Huang Shi-ming stated repeatedly that the case concerned high-level Legislative Yuan officials. Even the Premier was powerless to prosecute them. Lin Hsiu-tao was subpoenaed. That could have led to the leak. To prevent the influence peddling case from being swept under the rug, and to ensure that the president was not taken by surprise by the fact that the Speaker of the Legislature was peddling influence, Huang reported to the President. District Prosecutors declared these considerations "inconsistent with the public interest." Were they? That is questionable. When prosecutors search the premises of a specific organization, or interrogate a specific individual, they invariably notify the head of the relevant agency. Wouldn't that amount to a "leak?" Huang Shi-ming reported case information to the President. The Supreme Prosecutor's Office completed its investigation on September 6. The results proved that the direction taken by the Special Investigation Unit was unaffected by progress reports issued to the President.
This time prosecutors refused to accept Huang Shi-ming's argument that extraordinary measures were necessary because those engaged in influence peddling were too highly placed. Instead, they reproached Huang Shi-ming. If other high-level cases within the system can be disregarded, authoritarianism may well make a comeback. The District Prosecutors' argument underestimates Legislative Yuan influence peddling. This was unprecedented, and unlikely to recur. We may be playing Monday morning quarterback. But what must a Prosecutor General do to abide by the system, but also punish wrongdoers? That remains unanswered. Opinions differ. How can District Prosecutors cavalierly declare that all the necessary legal institutions and mechanisms are already in place?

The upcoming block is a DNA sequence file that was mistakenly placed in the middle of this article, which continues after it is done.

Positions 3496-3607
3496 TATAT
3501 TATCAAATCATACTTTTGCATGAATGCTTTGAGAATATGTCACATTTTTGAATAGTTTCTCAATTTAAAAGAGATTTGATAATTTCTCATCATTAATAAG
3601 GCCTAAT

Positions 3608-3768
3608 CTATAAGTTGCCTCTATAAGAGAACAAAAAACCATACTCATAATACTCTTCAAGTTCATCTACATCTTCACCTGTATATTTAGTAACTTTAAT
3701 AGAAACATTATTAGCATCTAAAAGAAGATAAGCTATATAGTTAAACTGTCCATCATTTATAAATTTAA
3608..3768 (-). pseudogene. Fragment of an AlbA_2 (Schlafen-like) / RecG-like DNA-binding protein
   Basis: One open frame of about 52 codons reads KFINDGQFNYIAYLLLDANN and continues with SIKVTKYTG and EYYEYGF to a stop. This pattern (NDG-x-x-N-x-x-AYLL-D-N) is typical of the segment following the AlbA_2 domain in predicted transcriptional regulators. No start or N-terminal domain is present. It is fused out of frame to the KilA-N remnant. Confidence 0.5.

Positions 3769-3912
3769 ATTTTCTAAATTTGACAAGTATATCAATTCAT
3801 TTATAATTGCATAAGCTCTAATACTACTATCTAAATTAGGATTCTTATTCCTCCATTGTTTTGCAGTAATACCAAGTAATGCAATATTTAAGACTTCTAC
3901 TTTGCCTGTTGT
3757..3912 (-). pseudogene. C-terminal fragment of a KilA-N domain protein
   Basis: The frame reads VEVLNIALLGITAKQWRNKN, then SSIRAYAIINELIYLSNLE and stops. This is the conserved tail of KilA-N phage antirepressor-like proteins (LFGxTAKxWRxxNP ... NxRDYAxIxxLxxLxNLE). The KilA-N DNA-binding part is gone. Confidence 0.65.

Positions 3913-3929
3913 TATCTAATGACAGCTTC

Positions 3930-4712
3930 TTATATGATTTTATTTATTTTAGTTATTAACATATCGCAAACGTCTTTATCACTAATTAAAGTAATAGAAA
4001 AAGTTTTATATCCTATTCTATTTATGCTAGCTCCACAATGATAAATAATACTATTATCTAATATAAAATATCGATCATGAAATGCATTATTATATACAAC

The influence peddling case has monopolized the headlines for several months. Huang Shi-ming finds himself besieged, threatened with criminal and administrative penalties. Meanwhile, what is the Legislative Yuan doing about the influence peddling case? The Disciplinary Committee is obdurately dragging its feet. The penalties for the Legislative Practices Act desperately need to be updated and enforced. But the Legislative Yuan pretends to be deaf and dumb. If it pillories Huang Shi-ming, what will it be? Will it be the nemesis or champion of criminal justice on Taiwan?
Huang Shi-ming was guilty of administrative oversights. For those he must bear responsibility. But was reporting the Speaker of the Legislature's influence peddling to the President really "leaking secrets?" That is highly dubious. Huang Shi-ming is aloof and proud. He refuses to apologize for his omissions. But ruling and opposition legislators alike want only to be rid of him. That amounts to a political vendetta against the criminal justice system. The District Prosecutor's Office has indicted Huang Shi-ming. Did the Taipei District Prosecutors Office demonstrate courage? Or are the rumors true? Did the Tseng Yung-fu camp exact revenge against Huang, in spades? For the answer, officials within the criminal justice system must look into their hearts.
Huang Shi-ming's personal fate is not something we must wring our hands over. What should concern us is our system of government, criminal justice, and social values. Amidst political struggles, personal grudges, and factional disputes, these have been forgotten and sacrificed. Meanwhile, details and formalties continue to be blown all out of proportion. The underlying issue, the substance, is obliterated from our consciousness. If the responsible bodies ignore the danger of influence peddling on the criminal justice system, Huang Shi-ming will not be the only victim. The victim will be anyone courageous enough to defy special interests and speak the truth. If the influence peddling case is swept under the rug, it will be the collective shame of twenty-first century Taiwan.
2013.11.04 01:55 am